Internet Poker Consumer Protection Act of 2015 (CA AB No. 167 — Jones-Sawyer)
The Bill’s author commented that “[u]nder AB 167, [the Bill’s] authorized entities, which include tribal gaming facilities, licensed cardrooms and [now] in-state horse racing associations, must undergo an extensive determination of suitability process by the Department of Justice before they are able to apply for an operator license.”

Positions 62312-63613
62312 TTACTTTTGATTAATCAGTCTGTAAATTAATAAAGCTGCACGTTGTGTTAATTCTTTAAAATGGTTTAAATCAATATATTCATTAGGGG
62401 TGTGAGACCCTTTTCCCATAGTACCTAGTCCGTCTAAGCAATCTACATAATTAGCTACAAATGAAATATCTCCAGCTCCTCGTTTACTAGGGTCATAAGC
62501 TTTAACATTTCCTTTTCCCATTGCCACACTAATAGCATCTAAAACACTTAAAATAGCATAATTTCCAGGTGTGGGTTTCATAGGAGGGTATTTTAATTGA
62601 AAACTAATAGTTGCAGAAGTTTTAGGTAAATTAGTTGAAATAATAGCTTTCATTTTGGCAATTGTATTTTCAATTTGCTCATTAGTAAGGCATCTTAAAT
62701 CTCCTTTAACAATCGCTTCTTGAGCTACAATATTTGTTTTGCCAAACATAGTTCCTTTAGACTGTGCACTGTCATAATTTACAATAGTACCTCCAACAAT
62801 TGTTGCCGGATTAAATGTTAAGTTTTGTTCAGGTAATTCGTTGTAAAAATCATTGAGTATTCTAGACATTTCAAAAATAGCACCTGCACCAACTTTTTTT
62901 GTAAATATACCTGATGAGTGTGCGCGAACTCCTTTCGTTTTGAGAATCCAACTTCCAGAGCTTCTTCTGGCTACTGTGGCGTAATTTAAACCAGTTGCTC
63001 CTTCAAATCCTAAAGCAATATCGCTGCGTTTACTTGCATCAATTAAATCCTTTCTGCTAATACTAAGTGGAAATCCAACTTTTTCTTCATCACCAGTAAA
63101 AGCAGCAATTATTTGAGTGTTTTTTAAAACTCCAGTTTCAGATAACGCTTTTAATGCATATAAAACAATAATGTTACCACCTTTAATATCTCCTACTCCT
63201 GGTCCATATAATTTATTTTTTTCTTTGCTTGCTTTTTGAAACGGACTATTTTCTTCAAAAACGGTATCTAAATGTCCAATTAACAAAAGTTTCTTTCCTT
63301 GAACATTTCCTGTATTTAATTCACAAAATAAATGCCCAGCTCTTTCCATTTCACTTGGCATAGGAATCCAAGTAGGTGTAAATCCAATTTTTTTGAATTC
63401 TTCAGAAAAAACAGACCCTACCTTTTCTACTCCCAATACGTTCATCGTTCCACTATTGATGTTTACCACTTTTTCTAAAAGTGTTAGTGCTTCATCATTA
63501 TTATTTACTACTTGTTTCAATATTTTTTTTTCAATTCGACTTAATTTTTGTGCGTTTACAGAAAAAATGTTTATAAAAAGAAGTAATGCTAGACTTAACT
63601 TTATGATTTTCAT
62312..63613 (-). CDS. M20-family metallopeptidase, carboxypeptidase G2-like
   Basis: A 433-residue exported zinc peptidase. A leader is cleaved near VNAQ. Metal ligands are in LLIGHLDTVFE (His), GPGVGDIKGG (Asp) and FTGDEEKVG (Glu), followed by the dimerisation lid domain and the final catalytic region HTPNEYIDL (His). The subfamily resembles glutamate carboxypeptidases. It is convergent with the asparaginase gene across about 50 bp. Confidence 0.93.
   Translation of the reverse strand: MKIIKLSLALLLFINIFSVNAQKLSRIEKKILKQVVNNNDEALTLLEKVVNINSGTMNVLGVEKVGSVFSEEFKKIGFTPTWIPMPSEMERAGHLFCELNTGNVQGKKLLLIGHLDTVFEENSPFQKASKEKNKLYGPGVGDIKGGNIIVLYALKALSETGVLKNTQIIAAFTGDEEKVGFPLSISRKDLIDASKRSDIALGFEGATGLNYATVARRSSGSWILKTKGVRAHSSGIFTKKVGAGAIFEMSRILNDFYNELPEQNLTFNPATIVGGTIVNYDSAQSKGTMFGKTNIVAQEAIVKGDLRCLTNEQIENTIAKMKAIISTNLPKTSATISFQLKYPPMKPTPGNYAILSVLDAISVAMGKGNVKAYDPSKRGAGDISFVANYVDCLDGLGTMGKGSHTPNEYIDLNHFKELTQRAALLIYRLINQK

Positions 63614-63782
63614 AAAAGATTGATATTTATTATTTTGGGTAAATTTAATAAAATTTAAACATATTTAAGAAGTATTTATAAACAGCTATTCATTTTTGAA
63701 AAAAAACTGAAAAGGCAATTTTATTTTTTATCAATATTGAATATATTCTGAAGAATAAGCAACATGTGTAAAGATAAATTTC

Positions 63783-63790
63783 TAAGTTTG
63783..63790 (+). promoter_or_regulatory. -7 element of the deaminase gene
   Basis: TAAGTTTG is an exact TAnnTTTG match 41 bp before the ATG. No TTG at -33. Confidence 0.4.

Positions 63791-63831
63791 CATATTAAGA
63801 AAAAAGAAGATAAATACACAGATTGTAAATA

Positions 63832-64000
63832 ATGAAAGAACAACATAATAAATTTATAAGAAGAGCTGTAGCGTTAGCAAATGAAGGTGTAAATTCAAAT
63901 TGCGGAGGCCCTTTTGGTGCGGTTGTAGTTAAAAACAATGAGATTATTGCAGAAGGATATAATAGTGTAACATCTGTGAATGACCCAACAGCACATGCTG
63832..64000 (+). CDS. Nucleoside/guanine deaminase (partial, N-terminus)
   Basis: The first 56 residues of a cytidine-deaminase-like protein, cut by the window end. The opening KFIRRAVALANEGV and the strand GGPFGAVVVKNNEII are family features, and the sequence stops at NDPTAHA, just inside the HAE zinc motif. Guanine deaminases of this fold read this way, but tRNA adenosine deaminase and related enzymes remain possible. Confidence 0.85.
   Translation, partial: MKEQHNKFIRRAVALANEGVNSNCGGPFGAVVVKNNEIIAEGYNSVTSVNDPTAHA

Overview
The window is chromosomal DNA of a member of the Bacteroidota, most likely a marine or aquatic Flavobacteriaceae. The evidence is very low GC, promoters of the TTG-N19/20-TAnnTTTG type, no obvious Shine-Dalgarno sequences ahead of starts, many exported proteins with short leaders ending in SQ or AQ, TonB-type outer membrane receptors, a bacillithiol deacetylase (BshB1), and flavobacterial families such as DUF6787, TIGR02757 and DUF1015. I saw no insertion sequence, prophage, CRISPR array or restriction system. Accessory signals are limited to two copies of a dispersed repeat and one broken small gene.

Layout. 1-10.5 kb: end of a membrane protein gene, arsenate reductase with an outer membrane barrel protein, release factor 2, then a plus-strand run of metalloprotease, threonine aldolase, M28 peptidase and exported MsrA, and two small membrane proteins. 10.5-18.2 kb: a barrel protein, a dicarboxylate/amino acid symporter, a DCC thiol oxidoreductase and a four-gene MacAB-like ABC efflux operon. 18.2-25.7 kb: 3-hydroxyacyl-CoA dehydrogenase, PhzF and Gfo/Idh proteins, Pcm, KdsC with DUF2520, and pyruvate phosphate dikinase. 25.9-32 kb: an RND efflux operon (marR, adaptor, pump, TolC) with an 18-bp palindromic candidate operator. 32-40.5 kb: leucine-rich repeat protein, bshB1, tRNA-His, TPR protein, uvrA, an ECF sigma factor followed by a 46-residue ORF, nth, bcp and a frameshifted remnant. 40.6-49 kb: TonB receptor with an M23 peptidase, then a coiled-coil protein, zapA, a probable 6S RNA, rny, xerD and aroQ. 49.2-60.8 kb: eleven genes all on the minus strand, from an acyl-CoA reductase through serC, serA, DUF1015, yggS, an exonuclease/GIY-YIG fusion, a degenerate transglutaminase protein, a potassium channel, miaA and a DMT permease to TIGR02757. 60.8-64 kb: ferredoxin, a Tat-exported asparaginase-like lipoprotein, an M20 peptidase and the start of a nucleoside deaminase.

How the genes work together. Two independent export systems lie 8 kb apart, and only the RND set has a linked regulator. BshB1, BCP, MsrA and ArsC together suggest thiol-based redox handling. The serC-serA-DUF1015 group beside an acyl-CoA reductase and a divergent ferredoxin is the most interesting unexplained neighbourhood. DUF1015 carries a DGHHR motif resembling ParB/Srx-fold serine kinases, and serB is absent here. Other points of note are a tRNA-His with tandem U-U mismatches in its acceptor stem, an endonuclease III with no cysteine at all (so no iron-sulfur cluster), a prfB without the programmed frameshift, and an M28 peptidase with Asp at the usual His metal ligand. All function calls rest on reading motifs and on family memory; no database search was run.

LEGISLATIVE COUNSEL'S DIGEST AB 167, as introduced, Jones-Sawyer. Gambling: Internet poker: unlawful gambling activity. (1) Existing law, the Gambling Control Act, provides for the licensure of certain individuals and establishments that conduct controlled games, as defined, and for the regulation of these gambling activities by the California Gambling Control Commission. The Department of Justice has related investigatory and enforcement duties under the act. Any violation of these provisions is punishable as a misdemeanor, as specified. This bill, which would be known as the Internet Poker Consumer Protection Act of 2015, would establish a framework to authorize intrastate Internet poker, as specified. The bill would authorize eligible entities to apply for a 4-year license to operate an authorized poker Web site offering the play of authorized Internet poker games to registered players within California, as specified. The bill would require that the license be automatically renewed every 4 years upon application, as specified. The bill would prohibit the offer or play of any gambling game provided over the Internet that is not an authorized Internet poker game permitted by the state pursuant to these provisions. The bill would provide that it is unlawful for a person to aggregate computers or any other Internet access device in a place of public accommodation within the state, including a club or other association, or a public or other setting, that can accommodate multiple players to simultaneously play an authorized Internet poker game, or to promote, facilitate, or market that activity. The bill would provide that any violation of the Internet Poker Consumer Protection Act of 2015 is punishable as a felony. By creating new crimes, the bill would impose a state-mandated local program. This bill would require the commission, and any other state agency with a duty pursuant to these provisions, to adopt regulations to implement the provisions within 270 days after the operative date of this bill, in consultation with the department and federally recognized California Indian tribes, and to facilitate the operation of authorized poker Web sites and expedite the state's receipt of revenues. The bill would require an eligible entity, as defined, to pay an application processing fee sufficient to cover all reasonable costs associated with the review of the entity's suitability for licensure and the issuance of the license, for deposit into the Internet Poker Fund, as created by the bill, to be continuously appropriated to the department and the commission in the amounts necessary to perform their duties pursuant to this bill. The bill would require an entity seeking to act as a service provider to apply for a service provider license, employees of a licensed operator or a licensed service provider to obtain employee work permits, and owners, officers, and directors of a licensed operator to be subject to a suitability review and obtain employee work permits. The bill would establish a tribal gaming regulatory authority process for the purpose of processing tribal employee work permits, and authorize a tribe that is a licensed operator to elect to participate in the tribal gaming regulatory authority process. This bill would require the payment of an annual regulatory fee, for deposit into the Internet Poker Fund, to be continuously appropriated for the actual costs of license oversight, consumer protection, state regulation, and other purposes related to this bill. The bill would require each licensee to pay a one-time license deposit into the General Fund in the amount of $10,000,000. The license deposit would be credited against quarterly fees equivalent to 8.5% of the licensee's gross gaming revenue proceeds, as specified. The bill would require an applicant for an operator license to provide documentation establishing that the applicant is qualified to pay the one-time license deposit through its own net position or through credit directly to the applicant, as specified. This bill would establish the Unlawful Gambling Enforcement Fund within the General Fund for purposes of ensuring adequate resources for law enforcement charged with enforcing the prohibitions and protections of the provisions described above. The bill would authorize the Attorney General, and other public prosecutors, as specified, to bring a civil action to recover a civil penalty in an unspecified amount against a person who engages in those prohibited activities described above, or other specified unlawful gambling activities. The bill would provide for an unspecified percentage of revenues from civil penalties collected to be deposited into the fund and used for law enforcement activities pursuant to these provisions, upon appropriation by the Legislature. This bill would require the commission, in consultation with the department, the Treasurer, and the Franchise Tax Board, to issue a report to the Legislature describing the state's efforts to meet the policy goals articulated in this bill within one year of the operative date of this bill and, annually, thereafter. The bill would also require the Bureau of State Audits, at least 4 years after the issue date of any license by the state, but no later than 5 years after that date, to issue a report to the Legislature detailing the implementation of this bill, as specified. The bill would provide that specified provisions are not severable. (2)Existing constitutional provisions require that a statute that limits the right of access to the meetings of public bodies or the writings of public officials and agencies be adopted with findings demonstrating the interest protected by the limitation and the need for protecting that interest. This bill would make legislative findings to that effect. (3)The California Constitution requires the state to reimburse local agencies and school districts for certain costs mandated by the state. Statutory provisions establish procedures for making that reimbursement. This bill would provide that no reimbursement is required by this act for a specified reason. (4)This bill would declare that it is to take effect immediately as an urgency statute.